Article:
Invoice financing is a mechanism offered by a number of financial providers and is a way of improving short term cashflow in a business. It is especially useful if a business has a number of slow-paying clients, without necessarily having the resources to chase payments. If this mechanism is new to you, we have put together some of the most frequently asked questions in order to help you compare invoice finance terms offered by different providers, and make the best decision for your business.
It is important to note that when you use invoice financing, there will be fees payable, meaning you will not receive the full amount of cash from each invoice.
Invoice financing is, in effect, a short term loan, borrowed against the value of unpaid invoices in your business, providing an instant cashflow injection. Typically, lenders will release up to 90% of the value of the unpaid invoices immediately, with the rest released once the invoice has been paid. The lender will retain their fees and any other charges at this point.
There are a range of different types of invoice financing available, so it is important that you make a careful search and perform a thorough invoice finance comparison to ensure you are selecting the best deal for your business.
There are two main types of invoice financing products available, invoice factoring and invoice discounting.
Invoice discounting involves you sending specific invoices to the finance company for them to chase. This could include anything from historic slow payers to large invoices that you want to ensure come in, or any combination of your invoices you choose to send over.
Invoice factoring is the practice of providing your entire invoice ledger to the finance company, for them to receive and process payments. In small businesses in which turnover has grown rapidly, this may be a way to delay the setting up of your own accounts payable team.
Invoice discounting usually provides payments for each invoice within a day of the invoice being sent to the finance provider, and each invoice will be charged for separately. Invoice factoring will be generally settled on a monthly basis, but there are different options available from finance providers.
Typically, providers will charge between 2% and 5% of the invoice amount. When making an invoice finance comparison, it is important to look carefully at the rates offered and whether there are any discounts or other incentives available. Likewise, rather than a percentage amount, some invoice financers will charge a set transaction fee, so check the terms and conditions carefully.
Compare invoice finance for different business types
Invoice financing is available for businesses of all shapes and sizes.
Small businesses can be harmed by late payments, given their scale. Quick cashflow is often necessary in order to purchase more stock or materials, and late invoices can impede this process, with the result that the business could grind to a halt. Using invoice financing in this sort of business can help owners to plan their financial future with some degree of accuracy.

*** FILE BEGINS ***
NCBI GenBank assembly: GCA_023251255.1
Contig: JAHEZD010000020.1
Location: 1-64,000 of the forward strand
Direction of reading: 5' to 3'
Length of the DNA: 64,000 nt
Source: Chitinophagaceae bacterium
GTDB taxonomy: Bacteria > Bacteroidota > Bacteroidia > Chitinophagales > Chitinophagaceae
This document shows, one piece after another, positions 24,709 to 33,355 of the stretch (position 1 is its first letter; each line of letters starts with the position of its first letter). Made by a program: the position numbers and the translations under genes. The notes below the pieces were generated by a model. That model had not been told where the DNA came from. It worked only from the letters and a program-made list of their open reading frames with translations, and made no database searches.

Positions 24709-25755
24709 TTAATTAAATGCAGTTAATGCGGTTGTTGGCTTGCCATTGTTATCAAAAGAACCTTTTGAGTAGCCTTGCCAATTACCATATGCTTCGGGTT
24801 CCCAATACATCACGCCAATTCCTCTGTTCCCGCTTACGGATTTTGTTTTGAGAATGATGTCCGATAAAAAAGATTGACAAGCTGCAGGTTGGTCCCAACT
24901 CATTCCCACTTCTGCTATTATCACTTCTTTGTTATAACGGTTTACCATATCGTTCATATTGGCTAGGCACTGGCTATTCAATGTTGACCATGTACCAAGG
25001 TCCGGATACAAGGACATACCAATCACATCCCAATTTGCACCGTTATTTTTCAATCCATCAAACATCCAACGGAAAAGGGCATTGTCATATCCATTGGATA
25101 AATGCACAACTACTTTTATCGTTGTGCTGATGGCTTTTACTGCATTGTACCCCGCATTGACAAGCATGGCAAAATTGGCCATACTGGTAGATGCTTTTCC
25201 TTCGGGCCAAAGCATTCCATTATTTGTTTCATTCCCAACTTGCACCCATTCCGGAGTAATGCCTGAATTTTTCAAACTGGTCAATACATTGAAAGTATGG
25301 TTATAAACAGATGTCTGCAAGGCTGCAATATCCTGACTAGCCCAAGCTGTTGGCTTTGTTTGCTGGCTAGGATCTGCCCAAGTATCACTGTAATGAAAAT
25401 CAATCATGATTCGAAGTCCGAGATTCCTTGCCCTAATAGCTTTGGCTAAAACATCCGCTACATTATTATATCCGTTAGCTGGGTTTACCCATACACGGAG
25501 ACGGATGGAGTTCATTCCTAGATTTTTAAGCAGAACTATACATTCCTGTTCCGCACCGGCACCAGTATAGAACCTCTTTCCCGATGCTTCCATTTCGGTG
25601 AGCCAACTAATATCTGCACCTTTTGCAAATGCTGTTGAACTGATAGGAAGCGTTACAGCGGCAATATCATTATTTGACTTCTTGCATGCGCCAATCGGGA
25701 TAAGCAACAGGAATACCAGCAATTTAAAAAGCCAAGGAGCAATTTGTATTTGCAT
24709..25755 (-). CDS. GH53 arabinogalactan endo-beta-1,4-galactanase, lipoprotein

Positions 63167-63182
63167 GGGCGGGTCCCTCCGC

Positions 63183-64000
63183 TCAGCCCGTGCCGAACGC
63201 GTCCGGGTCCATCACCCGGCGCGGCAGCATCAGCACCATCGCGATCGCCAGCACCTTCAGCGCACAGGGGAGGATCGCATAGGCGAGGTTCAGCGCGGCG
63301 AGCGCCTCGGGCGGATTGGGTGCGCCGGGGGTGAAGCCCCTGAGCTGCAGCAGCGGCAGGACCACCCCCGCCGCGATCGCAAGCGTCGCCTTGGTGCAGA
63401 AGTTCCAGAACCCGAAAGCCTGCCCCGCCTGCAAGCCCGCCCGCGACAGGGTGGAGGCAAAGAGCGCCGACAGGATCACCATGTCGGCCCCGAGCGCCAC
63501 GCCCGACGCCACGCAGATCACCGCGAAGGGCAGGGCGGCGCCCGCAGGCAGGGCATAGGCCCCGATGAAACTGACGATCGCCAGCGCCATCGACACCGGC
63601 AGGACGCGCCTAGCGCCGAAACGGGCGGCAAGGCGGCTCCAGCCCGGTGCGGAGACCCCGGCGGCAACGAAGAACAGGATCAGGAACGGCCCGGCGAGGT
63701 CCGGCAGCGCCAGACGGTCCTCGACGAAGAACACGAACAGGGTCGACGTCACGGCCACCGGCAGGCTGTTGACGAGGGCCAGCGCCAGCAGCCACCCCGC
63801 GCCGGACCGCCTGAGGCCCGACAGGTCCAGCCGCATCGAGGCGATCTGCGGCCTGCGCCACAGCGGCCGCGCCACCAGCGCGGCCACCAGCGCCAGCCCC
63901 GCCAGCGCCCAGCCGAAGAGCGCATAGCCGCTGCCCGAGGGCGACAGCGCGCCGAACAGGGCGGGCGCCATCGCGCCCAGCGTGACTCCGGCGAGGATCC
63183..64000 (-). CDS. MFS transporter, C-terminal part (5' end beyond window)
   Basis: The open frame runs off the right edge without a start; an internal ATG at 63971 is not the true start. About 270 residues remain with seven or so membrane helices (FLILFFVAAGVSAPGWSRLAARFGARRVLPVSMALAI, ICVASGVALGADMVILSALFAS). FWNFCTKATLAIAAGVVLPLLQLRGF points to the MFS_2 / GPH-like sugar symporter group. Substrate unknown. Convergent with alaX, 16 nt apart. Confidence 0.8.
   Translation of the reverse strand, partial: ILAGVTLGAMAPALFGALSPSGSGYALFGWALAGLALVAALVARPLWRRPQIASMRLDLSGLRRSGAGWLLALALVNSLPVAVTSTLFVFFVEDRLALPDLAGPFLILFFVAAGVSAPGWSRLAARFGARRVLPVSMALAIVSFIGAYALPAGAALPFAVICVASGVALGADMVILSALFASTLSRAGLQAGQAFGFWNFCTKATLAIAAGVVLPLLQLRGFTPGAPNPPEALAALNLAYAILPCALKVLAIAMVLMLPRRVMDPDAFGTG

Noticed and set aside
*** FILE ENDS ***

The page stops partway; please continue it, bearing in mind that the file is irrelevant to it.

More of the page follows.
Larger businesses will benefit from the continuous cashflow from some of their larger clients, ensuring that business keeps moving through tough times and that late payments do not affect the running of the business in a negative manner.
In seasonal businesses, cash flow when times are good can help to cover the leaner periods. During the busier times, there may not be time to chase payments. Invoice financing can alleviate this pressure, leaving your team free to focus on revenue generating activities.
This depends on the finance provider. Some providers will offer a completely confidential service, meaning that your clients will know no difference. Other providers will want to protect themselves by verifying your clients. In some cases, having an invoice finance provider make contact with your clients can expedite payment.
Advance fees are often charged at around 3% of the value of each invoice. This will, of course, vary by finance provider. Finance providers may decide to charge more if your company has a poor credit history or is seen as less financially secure.
Additional fees could be chargeable based upon exchange or transaction fees, whilst discount fees could apply if early payment offers are made to clients. Be sure to read all terms and conditions carefully in order to understand precisely what any additional fees may be with your account.
You should also make yourself intimately acquainted with all invoice finance providers’ policies on late repayments from clients. You should be aware as to whether there are any penalties payable if your clients fail to make a payment.
When you compare invoice finance providers and their offerings, it is worth reviewing all repayment terms in detail. Different companies will have their own policies, but in the event of the client paying you rather than the finance provider, you should notify them immediately and transfer the funds as soon as possible into the correct account.
When you have financed an invoice, most of the money will be released, often on the same day, and fees will be payable to your finance provider when the invoice has been paid in full.
Invoice factoring involves signing over your entire invoice ledger to be managed by the finance provider. In these cases, your monies will be paid to your account on a monthly basis, less any fees payable to the finance provider.
On a short term basis, invoice financing will be the more expensive option, but it often comes without any requirement to run for a specific amount of time. Invoice factoring may be cheaper in the long run, but will come with a contracted term.